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Original Research ARTICLE

Front. Mar. Sci., 08 July 2020 | https://doi.org/10.3389/fmars.2020.00537

The Melting Snowball Effect: A Heuristic for Sustainable Arctic Governance Under Climate Change

  • 1Department of Biological Sciences, University of Bergen, Bergen, Norway
  • 2Nordic Marine Think Tank, Holbæk, Denmark
  • 3Circular Bioeconomy, SINTEF Ocean, Trondheim, Norway
  • 4Van Hall Larenstein University of Applied Sciences, Leeuwarden, Netherlands
  • 5Nippon Foundation-Nereus Program and Changing Ocean Research Unit, Institute for the Oceans and Fisheries, The University of British Columbia, Vancouver, BC, Canada
  • 6The Norwegian College of Fishery Science, The Arctic University of Norway, Tromsø, Norway

Climate change in the Arctic is occurring at a rapid rate. In Longyearbyen, Svalbard, the world’s northernmost city, deadly avalanches and permafrost thaw-induced architectural destruction has disrupted local governance norms and responsibilities. In the North Atlantic, the warming ocean temperatures have contributed to a rapid expansion of the mackerel stock which has spurred both geo-political tensions but also tensions at the science-policy interface of fish quota setting. These local climate-induced changes have created a domino-like chain reaction that intensifies through time as a warming Arctic penetrates deeper into responsibilities of governing institutions and science institutions. In face with the increasing uncertain futures of climate-induced changes, policy choices also increase revealing a type of “snowballing” of possible futures facing decision-makers. We introduce a portmanteau-inspired concept called “The Melting Snowball Effect” that encompasses the chain reaction (“domino effect”) that increases the number of plausible scenarios (“snowball effect”) with climate change (melting snow, ice and thawing permafrost). We demonstrate the use of “The Melting Snowball Effect” as a heuristic within a Responsible Research and Innovation (RRI) framework of anticipation, engagement and reflection. To do this, we developed plausible scenarios based on participatory stakeholder workshops and narratives from in-depth interviews for deliberative discussions among academics, citizens and policymakers, designed for informed decision-making in response to climate change complexities. We observe generational differences in discussing future climate scenarios, particularly that the mixed group where three generations were represented had the most diverse and thorough deliberations.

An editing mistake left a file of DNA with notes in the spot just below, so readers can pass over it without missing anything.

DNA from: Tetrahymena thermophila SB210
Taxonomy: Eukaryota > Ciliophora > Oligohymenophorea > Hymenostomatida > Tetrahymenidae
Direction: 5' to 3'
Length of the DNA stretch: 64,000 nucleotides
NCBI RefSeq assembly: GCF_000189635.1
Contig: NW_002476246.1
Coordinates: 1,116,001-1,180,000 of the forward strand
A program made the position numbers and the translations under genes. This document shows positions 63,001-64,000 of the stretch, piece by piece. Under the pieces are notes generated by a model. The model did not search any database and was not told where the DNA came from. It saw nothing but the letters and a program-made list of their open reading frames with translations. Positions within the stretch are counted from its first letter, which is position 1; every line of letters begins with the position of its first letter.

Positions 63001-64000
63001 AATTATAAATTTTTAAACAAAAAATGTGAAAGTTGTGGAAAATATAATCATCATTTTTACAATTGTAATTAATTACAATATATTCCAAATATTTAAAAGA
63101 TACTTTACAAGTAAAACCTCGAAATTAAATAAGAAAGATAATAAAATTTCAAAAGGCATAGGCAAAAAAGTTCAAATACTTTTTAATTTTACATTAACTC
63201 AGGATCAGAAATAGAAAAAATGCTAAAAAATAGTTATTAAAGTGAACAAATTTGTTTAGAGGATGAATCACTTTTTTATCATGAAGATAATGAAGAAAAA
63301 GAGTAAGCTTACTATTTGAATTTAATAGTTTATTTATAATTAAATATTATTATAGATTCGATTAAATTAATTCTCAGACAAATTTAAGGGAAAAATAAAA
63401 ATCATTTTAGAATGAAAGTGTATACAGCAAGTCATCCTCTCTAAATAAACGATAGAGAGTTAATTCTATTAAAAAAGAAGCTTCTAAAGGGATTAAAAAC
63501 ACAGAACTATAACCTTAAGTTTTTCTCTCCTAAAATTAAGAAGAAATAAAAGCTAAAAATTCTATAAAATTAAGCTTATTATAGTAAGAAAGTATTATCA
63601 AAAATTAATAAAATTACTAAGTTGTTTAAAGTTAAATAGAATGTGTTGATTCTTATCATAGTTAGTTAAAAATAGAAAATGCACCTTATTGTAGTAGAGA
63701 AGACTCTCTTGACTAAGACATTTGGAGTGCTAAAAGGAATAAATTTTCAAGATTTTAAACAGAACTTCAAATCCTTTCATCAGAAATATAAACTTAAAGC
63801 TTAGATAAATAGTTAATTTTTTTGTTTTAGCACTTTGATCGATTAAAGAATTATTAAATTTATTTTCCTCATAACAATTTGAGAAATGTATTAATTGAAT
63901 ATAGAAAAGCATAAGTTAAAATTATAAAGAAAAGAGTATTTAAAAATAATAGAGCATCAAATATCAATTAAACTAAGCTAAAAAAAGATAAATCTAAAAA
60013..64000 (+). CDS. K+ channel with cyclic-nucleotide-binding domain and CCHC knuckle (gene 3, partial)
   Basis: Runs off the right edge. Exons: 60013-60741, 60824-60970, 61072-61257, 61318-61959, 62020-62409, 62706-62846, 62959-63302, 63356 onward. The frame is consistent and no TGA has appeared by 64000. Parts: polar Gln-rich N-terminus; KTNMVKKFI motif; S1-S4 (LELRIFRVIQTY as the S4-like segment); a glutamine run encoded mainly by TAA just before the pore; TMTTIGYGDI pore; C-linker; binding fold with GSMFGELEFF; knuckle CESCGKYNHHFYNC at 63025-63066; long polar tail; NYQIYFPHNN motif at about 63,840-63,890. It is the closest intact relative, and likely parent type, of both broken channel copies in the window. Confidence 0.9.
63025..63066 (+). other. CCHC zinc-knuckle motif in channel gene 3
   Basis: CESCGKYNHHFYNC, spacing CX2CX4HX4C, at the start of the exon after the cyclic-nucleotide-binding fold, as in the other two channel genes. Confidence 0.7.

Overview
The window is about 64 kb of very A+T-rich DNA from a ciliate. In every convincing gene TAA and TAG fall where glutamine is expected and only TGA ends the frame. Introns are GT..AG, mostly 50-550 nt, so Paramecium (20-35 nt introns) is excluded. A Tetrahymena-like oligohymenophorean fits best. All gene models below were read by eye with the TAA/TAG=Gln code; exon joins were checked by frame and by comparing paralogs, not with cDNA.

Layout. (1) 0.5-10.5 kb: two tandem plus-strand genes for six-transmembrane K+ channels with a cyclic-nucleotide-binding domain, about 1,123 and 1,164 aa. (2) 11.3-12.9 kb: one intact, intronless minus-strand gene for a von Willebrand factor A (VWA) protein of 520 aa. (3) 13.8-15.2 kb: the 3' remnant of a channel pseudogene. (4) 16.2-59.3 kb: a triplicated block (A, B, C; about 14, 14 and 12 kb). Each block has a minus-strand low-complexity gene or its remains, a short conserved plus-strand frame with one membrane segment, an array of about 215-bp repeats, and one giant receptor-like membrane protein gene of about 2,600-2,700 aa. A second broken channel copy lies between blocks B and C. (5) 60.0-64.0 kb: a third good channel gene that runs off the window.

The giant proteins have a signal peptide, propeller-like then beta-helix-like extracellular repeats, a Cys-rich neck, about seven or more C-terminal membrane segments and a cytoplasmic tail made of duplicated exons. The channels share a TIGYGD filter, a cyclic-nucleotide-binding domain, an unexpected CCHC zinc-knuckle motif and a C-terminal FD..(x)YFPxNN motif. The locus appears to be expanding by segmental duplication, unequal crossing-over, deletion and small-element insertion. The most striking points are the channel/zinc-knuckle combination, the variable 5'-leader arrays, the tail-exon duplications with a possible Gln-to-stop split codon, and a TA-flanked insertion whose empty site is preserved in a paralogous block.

Introduction

How can the different social, economic, political and ecological aspects of climate change be useful for achieving sustainable governance of fisheries in the Arctic and beyond? Can the natural and social sciences integrate their methods to address inherent interdependencies and complexities of climate change? Is it possible for these insights to be discussed among the public, and do decision-makers have the capacity to be responsive to public deliberations about climate change? The inherent interrelations and complexities of climate-induced changes to fisheries pose huge challenges to the science—society dialogue. There is as such a knowledge gap in how to design a practical and digestible interdisciplinary framework to discuss plausible future scenarios with society and the implications of environmental change to human communities and political structures governing environmental issues globally.